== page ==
The Chiricahua Regional Council focuses on issues in the Chiricahua and Peloncillo region that can be damaging to public lands, water, wildlife and skies.
Issues include but are not limited to:
- over-grazing, erosion or unnecessary roads
- developments that would dam natural waterways or put too much pressure on aquifers
- projects that would interfere with habitats and pathways of native and/or endangered and threatened species
- ventures that would cause air pollution or reduce the ability to view and study dark skies.
The Chiricahua Mountains
Nestled at the intersections of the Chihuahuan and Sonoran deserts, and the Rocky Mountains and the Sierra Madre Occidental, this sky island stretches up to 9,760 feet (2,975 m). As the most biodiverse land area in North America, it includes five life zones, which support such notable species as Jaguars, Black Bears, both Mule and White-tailed Deer, along with the densest and most diverse nesting population of raptors in the United States. The northern end of the range becomes the Dos Cabezas Mountains at Apache Pass, and the southern end is bounded by the Swisshelm and Pedregosa ranges. Sulphur Springs Valley lies to the west of the Chiricahuas with San Simon Valley to the east.
The Peloncillo Mountains
Stretching nearly 100 miles along the Arizona – New Mexico border and into Mexico, the fairly low-elevation Peloncillo Mountains constitute an extremely important corridor for wildlife and plants––important at a continental level, because, of all the Sky Island ranges, only the Peloncillos directly link the northern US mountain habitats with habitats in Mexico’s Sierra Madre Occidental. The Peloncillos support pine-oak forest and evergreen oak woodland.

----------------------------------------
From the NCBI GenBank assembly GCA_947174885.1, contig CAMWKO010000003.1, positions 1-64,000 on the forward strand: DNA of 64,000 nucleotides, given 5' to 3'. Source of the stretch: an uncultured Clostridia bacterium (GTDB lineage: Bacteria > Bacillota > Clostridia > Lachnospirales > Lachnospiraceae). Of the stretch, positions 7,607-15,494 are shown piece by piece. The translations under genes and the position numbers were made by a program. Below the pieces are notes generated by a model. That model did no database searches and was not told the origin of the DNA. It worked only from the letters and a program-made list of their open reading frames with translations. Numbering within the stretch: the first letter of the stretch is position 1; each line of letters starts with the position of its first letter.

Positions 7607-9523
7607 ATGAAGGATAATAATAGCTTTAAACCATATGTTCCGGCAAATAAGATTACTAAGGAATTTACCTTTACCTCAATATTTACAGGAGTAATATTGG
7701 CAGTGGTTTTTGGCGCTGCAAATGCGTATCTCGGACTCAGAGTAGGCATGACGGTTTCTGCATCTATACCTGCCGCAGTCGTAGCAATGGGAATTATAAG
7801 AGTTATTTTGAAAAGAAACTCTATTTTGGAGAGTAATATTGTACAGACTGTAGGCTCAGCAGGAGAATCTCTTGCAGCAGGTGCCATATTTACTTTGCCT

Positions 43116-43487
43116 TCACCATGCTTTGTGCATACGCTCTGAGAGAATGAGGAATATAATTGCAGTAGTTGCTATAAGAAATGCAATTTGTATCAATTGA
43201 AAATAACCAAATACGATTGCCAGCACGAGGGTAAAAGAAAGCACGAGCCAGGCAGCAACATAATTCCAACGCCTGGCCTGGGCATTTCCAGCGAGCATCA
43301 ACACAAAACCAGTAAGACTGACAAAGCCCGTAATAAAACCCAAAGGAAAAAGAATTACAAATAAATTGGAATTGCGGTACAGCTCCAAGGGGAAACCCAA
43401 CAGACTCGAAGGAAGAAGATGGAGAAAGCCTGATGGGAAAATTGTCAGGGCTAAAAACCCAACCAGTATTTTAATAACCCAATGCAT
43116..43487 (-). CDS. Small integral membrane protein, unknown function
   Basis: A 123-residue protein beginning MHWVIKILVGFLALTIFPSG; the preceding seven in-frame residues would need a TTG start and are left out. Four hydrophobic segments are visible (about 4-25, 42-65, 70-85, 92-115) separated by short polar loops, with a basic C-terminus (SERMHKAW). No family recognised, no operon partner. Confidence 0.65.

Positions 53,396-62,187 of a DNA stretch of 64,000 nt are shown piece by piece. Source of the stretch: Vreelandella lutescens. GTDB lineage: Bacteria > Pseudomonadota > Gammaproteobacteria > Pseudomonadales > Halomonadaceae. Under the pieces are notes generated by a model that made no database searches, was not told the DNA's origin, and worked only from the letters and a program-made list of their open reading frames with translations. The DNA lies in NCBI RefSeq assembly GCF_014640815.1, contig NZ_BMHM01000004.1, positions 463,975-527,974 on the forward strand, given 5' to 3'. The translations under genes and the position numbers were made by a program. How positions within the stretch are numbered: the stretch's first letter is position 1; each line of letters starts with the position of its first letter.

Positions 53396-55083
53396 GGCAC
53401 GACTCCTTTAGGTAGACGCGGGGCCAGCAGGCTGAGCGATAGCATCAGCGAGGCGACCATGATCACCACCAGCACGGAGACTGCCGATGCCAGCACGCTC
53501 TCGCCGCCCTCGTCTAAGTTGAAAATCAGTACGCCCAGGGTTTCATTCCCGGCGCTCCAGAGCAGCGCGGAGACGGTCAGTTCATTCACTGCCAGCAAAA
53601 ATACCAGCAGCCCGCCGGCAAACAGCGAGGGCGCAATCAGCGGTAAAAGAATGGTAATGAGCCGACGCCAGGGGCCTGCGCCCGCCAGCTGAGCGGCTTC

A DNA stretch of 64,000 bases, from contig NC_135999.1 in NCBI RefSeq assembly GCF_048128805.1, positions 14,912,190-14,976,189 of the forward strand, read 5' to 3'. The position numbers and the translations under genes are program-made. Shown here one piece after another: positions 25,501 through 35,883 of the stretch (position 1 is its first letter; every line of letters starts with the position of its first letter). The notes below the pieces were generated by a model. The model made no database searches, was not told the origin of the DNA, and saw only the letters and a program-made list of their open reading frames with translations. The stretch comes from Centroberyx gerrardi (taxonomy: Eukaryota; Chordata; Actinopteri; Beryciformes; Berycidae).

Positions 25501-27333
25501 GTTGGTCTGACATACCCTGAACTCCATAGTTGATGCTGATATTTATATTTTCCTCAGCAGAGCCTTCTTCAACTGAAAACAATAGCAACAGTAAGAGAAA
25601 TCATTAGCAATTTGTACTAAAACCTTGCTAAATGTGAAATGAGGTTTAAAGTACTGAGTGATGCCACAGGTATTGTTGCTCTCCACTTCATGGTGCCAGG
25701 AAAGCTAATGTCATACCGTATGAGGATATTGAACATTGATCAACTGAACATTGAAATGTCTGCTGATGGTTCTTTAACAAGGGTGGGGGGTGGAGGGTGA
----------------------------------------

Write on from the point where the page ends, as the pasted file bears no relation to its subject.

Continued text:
Here in March 1996, rancher Warner Glenn found and photographed the first Jaguar to have been discovered in the US in decades. Other mammals to roam the Peloncillos include Mountain Lions, Desert Bighorn Sheep, White-nosed Coatis, Ringtails, Spotted Skunks, Hooded Skunks, and Black Bears. Not so long ago, Mexican Wolves roamed the region.
The Peloncillo Mountains support the greatest diversity of lizards in the US, and are famous as one of only two mountain ranges where the endangered New Mexico subspecies of Ridge-nosed Rattlesnake lives.
Likewise, in the US, Gould’s Wild Turkey survived only in the Peloncillo and Animas mountains; it has since been reintroduced to the neighboring Chiricahuas. Gould’s Wild Turkey is the ancestor of the domestic turkey. The Peloncillos are a stronghold for Montezuma Quail, Gray Hawk, Zone-tailed Hawk, Peregrine Falcon, Lucifer Hummingbird, Violet-crowned Hummingbird, Northern Beardless Tyrannulet, Brown-crested Flycatcher, Thick-billed Kingbird, Lucy’s Warbler and Varied Bunting, among many others. New Mexico’s only known populations of Black-capped Gnatcatcher and Rufous-winged Sparrow live here.
The range’s most famous canyons are Skeleton Canyon, where the Apache warrior Geronimo surrendered to US forces in 1883, and Guadalupe Canyon––a jewel of the Southwest, which was badly damaged during construction of Trump’s border wall, and which is now in need of restoration.
The Dragoon Mountains
A relatively small range at about 25 miles long, the Dragoon Mountains are contained by the San Pedro Valley to the west and the Sulphur Springs Valley to the east. The Dragoons are both rugged and steeped in history, having been the home of Cochise, the Chiricahua Apache leader. Granite boulders lie tucked in among oak woodland, and the area includes both intermittent and a few permanent streams. A working flora list from the Arizona Native Plants Society includes 550 species.